Types of Eligible Section 179 Assets
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Types of Eligible Section 179 Assets, the Section 179 qualifying asset rules need to be followed to avoid any issues with the IRS. The IRS clearly lays out which assets qualify for the deduction, and which do not, making it critical you differentiate between the two.
What are the Qualification Rules?
The IRS has listed out four rules that must be met in order to be qualifying property for the Section 179 tax deduction. The property must be eligible property, bought for business use, bought through a purchase sale, and not be specifically excluded property. These qualifications need to be met in order to take the Section 179 tax deduction. If you know your asset does not meet the above criteria, the eligible asset rules will not matter since no deduction will be allowed.
What Types of Assets are Eligible for Section 179?
The first type of eligible property is tangible personal property. This is the most common form of fixed assets your business might have and includes machinery and equipment, office furniture and equipment, gasoline storage tanks and pumps, livestock, and portable air conditioners and heaters. Most assets you purchase in the ordinary course of business will fall into this category.
The next category of an eligible property that the IRS lays out is called other tangible property. This includes the major components of manufacturing, production, extraction, or waste disposal operations and the storage of fungible commodities and research facilities.
These assets include everything that can be physically removed from the building or premises, such as a piece of machinery within a building. There are many equipment financing options, such as through Capital for Business, that can help you secure the financing and equipment you need.
If you run a farm or other agricultural center, the livestock can be considered assets. Livestock such as sheep, horses, goats, pigs, and cattle all give way to a Section 179 deduction. These animals are considered tangible personal property, which is why they were listed above, but the IRS likes to include them as a separate category because special regulations are involved.
The livestock cannot also be listed in the inventory, there must be a depreciable basis and immature livestock are placed in service when they can be worked or bred. Remember that the Section 179 deduction is based on when the asset is placed in service, making it critical to document when the immature animal is ready for work or breeding purposes.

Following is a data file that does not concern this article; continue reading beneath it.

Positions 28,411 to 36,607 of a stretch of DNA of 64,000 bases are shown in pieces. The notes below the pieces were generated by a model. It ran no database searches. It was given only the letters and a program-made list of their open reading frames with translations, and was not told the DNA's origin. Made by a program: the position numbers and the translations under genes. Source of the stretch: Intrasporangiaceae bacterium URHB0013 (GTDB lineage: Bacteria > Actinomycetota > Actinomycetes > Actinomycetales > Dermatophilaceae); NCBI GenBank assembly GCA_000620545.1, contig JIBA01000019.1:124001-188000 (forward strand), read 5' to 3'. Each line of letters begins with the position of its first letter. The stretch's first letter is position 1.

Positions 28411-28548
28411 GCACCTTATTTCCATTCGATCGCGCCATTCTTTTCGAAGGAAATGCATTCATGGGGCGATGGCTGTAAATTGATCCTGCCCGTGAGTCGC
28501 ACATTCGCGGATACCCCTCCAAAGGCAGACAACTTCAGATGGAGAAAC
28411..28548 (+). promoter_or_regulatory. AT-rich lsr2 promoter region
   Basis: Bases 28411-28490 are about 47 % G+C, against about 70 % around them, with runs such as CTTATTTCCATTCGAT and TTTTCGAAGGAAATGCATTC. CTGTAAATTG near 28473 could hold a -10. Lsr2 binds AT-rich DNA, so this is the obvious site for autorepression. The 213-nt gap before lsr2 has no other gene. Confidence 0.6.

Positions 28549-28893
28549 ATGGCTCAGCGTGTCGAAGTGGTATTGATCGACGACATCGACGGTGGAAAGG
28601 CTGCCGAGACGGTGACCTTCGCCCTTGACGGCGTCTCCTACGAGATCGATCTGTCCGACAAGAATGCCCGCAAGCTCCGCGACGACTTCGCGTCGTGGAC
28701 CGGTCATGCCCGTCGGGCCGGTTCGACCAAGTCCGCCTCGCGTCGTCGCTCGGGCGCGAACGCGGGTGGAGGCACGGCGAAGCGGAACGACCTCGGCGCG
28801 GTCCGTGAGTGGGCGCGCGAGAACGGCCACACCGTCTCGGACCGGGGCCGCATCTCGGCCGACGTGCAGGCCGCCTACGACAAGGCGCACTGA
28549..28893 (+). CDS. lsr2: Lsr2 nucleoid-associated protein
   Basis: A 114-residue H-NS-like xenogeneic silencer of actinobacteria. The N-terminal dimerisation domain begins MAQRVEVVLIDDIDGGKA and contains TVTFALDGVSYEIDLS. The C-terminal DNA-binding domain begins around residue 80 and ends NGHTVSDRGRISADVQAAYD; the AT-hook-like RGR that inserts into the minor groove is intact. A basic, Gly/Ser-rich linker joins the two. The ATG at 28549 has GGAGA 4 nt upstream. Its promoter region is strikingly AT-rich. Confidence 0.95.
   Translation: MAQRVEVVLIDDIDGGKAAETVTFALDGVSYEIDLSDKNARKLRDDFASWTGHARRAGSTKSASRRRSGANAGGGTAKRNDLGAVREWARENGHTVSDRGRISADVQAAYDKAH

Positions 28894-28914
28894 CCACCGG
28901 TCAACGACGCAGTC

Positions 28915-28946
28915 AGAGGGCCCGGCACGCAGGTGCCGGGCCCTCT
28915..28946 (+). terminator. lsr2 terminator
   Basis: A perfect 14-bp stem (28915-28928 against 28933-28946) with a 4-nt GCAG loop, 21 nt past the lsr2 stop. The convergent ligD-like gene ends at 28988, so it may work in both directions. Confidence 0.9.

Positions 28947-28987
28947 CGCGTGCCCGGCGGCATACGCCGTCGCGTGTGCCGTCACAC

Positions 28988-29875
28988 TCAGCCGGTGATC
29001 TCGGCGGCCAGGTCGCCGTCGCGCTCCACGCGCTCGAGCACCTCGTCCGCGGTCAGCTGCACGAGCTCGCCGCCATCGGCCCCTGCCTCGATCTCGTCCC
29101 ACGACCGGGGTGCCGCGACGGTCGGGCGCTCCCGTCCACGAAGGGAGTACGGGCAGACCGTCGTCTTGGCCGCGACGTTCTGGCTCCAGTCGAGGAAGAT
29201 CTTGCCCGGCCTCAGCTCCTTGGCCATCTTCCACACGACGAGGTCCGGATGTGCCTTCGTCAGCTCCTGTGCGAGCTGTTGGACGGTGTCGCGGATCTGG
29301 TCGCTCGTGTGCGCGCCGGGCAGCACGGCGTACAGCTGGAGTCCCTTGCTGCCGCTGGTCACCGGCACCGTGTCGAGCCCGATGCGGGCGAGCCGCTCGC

Storage facilities that are related to the distribution of petroleum are also listed as eligible property according to the IRS. There is not much guidance surrounding these storage facilities, but the IRS does explain that the storage facilities cannot be a part of the building and other structural components. For example, the storage facilities need to be able to be removable from the premises. Think removable sheds and items of that sort.
With recent technological advancements, the IRS has added an off-the-shelf computer software category for eligible property. This is computer software that is readily available for purchase by the general public and performs certain features to the computer, such as virus software. The software must also have a nonexclusive license and has not been substantially modified. A database software program is not considered an off-the-shelf software program.
The final category that the IRS lays out is qualified real property. Usually, real property, such as buildings and land, are specifically excluded from the Section 179 deduction. However, improvements to nonresidential real property can qualify for the deduction.
This category of assets is generally referred to as leasehold improvements and can include new roofs, HVAC components, fire protection systems, and security systems. Building additions, elevators, escalators, and internal structure changes are specifically excluded from eligible qualified real property.
What Types of Assets are Excluded from Section 179?
All of the above categories can allow you to take the Section 179 deduction, but there are a few excluded items to watch out for. The first excluded item is land and land improvements. The land is a non-depreciable asset for book and tax purposes, making it no surprise that it is excluded from the Section 179 deduction. Land improvements like bridges, docks, and fences are not eligible assets.
Additionally, leased property, property outside of the United States, property used by tax-exempt organizations, and property used by governments or foreign people with a lease of fewer than 6 months are all excluded from the deduction. If you are wondering if an asset qualifies for Section 179, odds are it doesn’t.
Types of Eligible Section 179 Assets
The Section 179 tax deduction is a great way to reduce your taxable income and purchase assets that can benefit your business. Keep these qualifications and eligible assets in mind when you make your next asset purchase to enjoy the tax benefits. See our other Section 179 articles for more information.
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